• The quick-release lever helps catch your breath and rest between sets


  • The front is open, does not provide 360-degree support
  • A niche product, only good for some exercises

4. 2Pood Day Of The Deadlifts 4” Weightlifting Belt


2Pood Day Of The Deadlifts 4” Weightlifting Belt

Our Ratings: 4.6

Construction Quality: 4.5

Closure Mechanism: 4.5

Design: 5

Adjustability: 5

Comfort: 5

Durability: 4

Value for Money: 4.5

2Pood are experts in weightlifting and cross-training, with many of their belts designed to blend functionality with integrity. If weightlifting is your preferred exercise, but you’re not a fan of the rigidness of leather belts, check out the 2Pood nylon Day of the Deadlifts weightlifting belt.

  • Fastening Mechanism: Velcro, WODClamp™
  • Material: Nylon
  • Size: 3XS, 2XS, S, M, L, XL, 3XL (made to order)
  • Waist Size Range: 25.5” (64.8cm) up to 54.5” (138cm)
  • Width: 4”
  • Thickness: Not specified 
  • Quality Assurance: 1-year warranty

The main structure of this belt is made from nylon. When it comes to mobility, nylon weightlifting belts win over leather ones. As such, it’s no surprise this was the official belt of the 2023 Nobull CrossFit® Games. The belt uses a WODClamp™ for its closing mechanism, which is a combination of the typical hook & loop with a velcro strap with a quick-adjusting clamp. It’s highly customizable with a wide range of fits.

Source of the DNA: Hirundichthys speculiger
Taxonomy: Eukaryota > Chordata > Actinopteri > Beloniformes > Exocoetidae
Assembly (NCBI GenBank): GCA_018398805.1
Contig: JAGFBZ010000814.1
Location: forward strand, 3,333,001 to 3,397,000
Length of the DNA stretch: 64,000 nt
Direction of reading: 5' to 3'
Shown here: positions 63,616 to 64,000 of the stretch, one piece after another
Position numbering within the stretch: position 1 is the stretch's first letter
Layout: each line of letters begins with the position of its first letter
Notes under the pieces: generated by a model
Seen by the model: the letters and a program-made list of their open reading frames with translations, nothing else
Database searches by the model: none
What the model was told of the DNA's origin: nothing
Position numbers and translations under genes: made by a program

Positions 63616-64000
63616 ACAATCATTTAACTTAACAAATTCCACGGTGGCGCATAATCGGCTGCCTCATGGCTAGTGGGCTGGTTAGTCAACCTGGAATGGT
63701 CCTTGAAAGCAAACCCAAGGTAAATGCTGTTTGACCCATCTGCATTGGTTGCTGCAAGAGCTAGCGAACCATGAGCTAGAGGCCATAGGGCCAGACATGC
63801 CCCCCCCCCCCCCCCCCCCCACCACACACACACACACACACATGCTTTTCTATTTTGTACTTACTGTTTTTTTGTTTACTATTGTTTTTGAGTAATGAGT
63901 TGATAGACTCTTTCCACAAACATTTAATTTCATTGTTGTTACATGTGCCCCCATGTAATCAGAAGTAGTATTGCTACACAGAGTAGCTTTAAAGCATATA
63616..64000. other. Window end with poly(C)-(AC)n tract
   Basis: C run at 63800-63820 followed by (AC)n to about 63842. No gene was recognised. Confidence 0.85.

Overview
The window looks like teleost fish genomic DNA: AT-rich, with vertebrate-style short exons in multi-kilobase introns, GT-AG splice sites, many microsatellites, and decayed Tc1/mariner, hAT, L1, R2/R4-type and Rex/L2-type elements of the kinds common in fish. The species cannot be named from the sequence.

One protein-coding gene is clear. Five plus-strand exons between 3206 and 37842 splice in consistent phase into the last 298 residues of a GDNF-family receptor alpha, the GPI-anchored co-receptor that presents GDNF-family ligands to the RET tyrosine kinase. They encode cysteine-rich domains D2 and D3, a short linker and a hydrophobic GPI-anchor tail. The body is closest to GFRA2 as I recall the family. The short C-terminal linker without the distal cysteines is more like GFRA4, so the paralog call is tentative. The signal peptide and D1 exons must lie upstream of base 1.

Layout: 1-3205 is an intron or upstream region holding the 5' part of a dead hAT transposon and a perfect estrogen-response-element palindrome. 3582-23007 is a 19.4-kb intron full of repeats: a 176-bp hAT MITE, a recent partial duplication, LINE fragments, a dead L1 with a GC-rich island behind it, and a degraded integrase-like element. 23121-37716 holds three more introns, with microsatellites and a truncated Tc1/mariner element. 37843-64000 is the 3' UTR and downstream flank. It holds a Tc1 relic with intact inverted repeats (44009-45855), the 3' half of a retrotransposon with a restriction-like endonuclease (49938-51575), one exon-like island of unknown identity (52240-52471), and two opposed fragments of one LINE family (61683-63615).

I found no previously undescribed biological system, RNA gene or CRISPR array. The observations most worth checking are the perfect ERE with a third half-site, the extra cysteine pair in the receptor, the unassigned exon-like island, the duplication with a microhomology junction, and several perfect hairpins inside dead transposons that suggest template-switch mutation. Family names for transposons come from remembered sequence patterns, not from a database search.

2Pood are the kings of creative design, If the name wasn’t a dead giveaway (pun intended), the painted skull design will immediately let you know it’s inspired by The Day Of The Dead (Día de los Muertos). Otherwise, the belt is available in a variety of options, from printed designs to single colors. Additionally, velcro patches can be added to the outer material to customize the look further (for example, military patches).


  • Nylon belts are more mobile and flexible than leather
  • Unique design (with even more options)